• Tim White and team posted an update of what is speculated about Ardipithecus, claiming in PNAS that it was “neither ape nor human” but had a “surprising ancestry of both.” Toss out the textbooks showing man descending from apes; “Ardipithecus alters perspectives on how our earliest hominid ancestors—and our closest living relatives—evolved.” Neil Shubin of Your Inner Fish and Tiktaalik fame edited the paper. First words in the paper: “Charles Darwin,” naturally. Skeptics of human evolution may wish to pore over this lengthy analysis of Ardi. The authors admit, when all is said and done, that the fossil “provides only limited evidence about the nature and timing of crucial early events in hominid evolution. However, even this evidence is important in removing the confinements of the missing-link mentality that have distorted interpretations of human evolution for more than a century.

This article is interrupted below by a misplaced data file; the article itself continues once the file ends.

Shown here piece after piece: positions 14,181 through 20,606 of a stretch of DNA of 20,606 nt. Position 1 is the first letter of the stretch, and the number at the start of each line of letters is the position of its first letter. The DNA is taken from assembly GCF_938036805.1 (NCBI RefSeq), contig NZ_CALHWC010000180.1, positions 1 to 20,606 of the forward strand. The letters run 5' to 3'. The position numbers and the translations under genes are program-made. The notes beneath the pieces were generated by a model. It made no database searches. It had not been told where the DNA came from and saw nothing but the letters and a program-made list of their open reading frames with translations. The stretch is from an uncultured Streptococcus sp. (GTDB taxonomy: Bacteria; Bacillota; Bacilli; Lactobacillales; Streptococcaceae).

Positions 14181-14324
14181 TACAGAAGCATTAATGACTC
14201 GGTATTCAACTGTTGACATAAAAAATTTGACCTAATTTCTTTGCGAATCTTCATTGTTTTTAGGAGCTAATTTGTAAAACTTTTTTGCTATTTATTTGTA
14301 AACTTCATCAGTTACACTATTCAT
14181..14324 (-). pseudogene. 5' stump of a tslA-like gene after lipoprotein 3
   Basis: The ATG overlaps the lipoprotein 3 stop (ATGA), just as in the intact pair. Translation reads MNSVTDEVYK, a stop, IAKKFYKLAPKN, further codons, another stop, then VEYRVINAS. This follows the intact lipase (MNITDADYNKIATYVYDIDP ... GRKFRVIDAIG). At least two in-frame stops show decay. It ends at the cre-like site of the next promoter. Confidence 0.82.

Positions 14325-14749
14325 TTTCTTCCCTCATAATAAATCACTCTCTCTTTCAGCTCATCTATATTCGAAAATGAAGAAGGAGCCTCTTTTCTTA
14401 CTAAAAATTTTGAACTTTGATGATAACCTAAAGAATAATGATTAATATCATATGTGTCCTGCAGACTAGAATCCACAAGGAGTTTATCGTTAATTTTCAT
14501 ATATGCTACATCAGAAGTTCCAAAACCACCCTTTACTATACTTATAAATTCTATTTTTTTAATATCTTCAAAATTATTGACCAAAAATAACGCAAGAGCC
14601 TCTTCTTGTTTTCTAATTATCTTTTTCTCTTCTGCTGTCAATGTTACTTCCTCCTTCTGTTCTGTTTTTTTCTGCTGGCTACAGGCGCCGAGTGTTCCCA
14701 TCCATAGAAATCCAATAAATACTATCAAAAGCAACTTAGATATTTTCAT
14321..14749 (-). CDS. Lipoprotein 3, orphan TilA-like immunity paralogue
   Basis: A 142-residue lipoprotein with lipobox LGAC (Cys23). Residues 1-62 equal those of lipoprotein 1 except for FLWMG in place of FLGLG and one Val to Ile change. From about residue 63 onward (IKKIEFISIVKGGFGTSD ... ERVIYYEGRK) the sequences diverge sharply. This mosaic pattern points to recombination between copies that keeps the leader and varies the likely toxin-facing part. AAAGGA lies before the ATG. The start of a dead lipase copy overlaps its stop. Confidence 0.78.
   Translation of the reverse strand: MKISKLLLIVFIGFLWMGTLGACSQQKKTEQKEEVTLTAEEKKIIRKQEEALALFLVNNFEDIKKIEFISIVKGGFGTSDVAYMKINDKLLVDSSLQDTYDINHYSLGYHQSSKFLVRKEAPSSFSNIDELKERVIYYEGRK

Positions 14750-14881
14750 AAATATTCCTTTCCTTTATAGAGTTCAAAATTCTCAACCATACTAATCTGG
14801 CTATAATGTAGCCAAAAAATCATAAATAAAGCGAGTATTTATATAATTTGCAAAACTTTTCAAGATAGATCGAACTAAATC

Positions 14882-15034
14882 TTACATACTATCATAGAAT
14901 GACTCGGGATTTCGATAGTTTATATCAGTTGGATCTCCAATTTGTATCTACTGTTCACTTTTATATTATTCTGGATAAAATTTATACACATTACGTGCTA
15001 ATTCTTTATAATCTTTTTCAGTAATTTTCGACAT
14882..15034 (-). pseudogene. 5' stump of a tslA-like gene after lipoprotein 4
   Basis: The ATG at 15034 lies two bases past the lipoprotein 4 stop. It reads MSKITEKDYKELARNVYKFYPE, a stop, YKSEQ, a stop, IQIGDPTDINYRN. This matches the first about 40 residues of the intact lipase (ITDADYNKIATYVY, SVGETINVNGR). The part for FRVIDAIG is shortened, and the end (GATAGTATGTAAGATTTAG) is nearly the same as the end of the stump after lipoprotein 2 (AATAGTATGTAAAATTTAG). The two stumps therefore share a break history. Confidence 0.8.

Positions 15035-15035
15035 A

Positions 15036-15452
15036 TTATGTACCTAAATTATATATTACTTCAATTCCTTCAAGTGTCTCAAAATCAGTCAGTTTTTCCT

Human evolution marches on. Downhill, that is. Most of us could not keep up with a Neanderthal man or Homo erectus if we had to try to survive out in the wilderness without any modern conveniences. They were smart, skilled, and cognitively well equipped. And, they were not that old. When their remains are viewed objectively without the Darwinian template, they fit within a Biblical time frame as pioneer descendants of migrants from Babel, facing harsh living conditions after the Flood. Ardi was a large ape. How can we say all this? Easy; read the answer in William Dembski’s new book, Being as Communion. While not discussing early man specifically, Dembski proves with logical, mathematical and philosophical arguments that you can’t get higher information from non-intelligent sources. The law of “Conservation of Information” defies all attempts at evolutionary progress by natural selection. In other words, it’s all downhill from creation.